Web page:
Desolation Rose might have been described as a classic-era throwback, what with the use of reel-to-reel tape and vintage instruments. But the Flower Kings aren’t exploring prog’s typical dreamscape themes.
Instead, longtime frontman Roine Stolt casts a gimlet eye on the problems roiling around us in this modern world, from seemingly perpetual military conflicts (“White Tuxedos”) to roundly ignored economic disparities (“Silent Masses”), from our teetering environment (“Sleeping Bones”) to the closed fists of political and religious fundamentalism (“Dark Fascist Skies”). It’s safe to say that anyone looking for mountains to come out of the sky, much less stand there, will be knocked on their sweet ass by this album’s sequence of ever-more-topical body blows.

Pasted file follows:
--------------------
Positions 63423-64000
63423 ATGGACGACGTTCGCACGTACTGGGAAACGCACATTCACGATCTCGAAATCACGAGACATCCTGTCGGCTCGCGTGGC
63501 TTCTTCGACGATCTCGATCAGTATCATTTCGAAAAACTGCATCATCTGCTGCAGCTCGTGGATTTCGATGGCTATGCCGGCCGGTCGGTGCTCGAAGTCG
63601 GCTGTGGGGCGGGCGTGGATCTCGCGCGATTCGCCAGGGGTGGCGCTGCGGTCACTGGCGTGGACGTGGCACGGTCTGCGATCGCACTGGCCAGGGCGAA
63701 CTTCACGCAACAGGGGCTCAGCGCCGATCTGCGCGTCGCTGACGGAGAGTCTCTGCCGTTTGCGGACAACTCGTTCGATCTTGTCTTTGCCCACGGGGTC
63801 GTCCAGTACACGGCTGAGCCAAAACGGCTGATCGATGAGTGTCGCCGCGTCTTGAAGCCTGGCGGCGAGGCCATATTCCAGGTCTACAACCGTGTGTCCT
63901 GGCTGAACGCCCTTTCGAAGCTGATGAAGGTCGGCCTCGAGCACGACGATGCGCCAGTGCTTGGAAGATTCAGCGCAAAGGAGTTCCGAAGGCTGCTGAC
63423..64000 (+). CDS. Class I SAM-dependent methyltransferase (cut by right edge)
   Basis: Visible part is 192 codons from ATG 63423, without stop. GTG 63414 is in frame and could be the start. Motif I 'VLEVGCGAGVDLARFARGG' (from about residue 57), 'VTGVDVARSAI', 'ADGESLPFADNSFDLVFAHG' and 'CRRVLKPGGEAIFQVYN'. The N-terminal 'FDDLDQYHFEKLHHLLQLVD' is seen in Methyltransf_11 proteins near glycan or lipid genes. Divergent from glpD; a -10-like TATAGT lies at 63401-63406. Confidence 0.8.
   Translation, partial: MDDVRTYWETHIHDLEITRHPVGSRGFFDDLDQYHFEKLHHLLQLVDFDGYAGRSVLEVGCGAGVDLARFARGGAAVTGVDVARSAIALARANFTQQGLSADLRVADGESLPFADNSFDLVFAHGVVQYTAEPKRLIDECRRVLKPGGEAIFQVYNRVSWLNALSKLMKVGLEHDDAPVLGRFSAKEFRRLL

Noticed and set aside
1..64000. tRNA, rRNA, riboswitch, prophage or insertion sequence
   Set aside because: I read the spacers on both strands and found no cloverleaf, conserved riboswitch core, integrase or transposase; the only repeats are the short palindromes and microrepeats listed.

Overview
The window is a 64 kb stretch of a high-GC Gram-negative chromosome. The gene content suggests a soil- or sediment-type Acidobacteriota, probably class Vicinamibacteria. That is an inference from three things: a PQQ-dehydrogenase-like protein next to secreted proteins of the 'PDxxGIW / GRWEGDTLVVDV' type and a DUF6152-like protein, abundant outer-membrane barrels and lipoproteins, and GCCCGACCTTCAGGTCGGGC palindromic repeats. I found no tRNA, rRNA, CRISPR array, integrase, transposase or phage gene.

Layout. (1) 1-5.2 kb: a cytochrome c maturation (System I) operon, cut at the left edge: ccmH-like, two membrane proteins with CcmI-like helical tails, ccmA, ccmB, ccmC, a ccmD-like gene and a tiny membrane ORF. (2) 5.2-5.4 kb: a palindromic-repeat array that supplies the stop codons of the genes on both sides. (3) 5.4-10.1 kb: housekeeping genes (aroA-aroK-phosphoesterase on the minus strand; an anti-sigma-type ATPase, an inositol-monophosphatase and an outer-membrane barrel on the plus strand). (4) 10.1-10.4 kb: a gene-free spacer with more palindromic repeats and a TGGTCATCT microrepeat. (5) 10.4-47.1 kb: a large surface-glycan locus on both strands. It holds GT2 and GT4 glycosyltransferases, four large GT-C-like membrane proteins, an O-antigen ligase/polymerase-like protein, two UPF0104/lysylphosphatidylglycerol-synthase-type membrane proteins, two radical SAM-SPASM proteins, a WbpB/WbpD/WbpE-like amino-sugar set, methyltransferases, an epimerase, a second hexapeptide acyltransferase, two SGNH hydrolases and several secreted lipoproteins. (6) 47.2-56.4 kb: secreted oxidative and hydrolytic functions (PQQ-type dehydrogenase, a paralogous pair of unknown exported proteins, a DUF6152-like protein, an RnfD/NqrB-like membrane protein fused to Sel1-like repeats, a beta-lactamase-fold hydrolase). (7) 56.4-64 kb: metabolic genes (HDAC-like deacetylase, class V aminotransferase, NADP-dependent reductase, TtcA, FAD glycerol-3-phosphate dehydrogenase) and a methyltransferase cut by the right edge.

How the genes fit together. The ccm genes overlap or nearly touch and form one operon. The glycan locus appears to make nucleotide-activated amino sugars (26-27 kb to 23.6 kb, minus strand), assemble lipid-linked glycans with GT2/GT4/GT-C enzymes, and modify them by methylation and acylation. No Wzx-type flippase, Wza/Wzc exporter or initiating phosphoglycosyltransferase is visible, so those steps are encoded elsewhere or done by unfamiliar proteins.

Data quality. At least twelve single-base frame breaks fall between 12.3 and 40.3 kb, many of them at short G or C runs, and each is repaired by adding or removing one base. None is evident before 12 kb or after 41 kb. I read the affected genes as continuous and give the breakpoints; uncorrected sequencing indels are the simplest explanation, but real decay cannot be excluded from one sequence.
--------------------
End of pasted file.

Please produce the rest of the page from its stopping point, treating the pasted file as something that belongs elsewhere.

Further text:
Though brief respites like “Blood of Eden” — a song of dazzling, outsized wonder — certainly offer glimmers of hope, this is perhaps the darkest recording of the Flower Kings’ nearly two-decades-long career.
That said, Desolation Rose (thanks in no small way to Thomas Bodin’s symphonic keyboard excursions) follows a musical template that very much recalls prog rock’s early-1970s hey day — in particular Genesis’ Peter Gabriel era-defining epic The Lamb Lies Down on Broadway. The combining of these things, very old and very new, gives Desolation Rose both a fierce momementum and a sense of ageless resonance.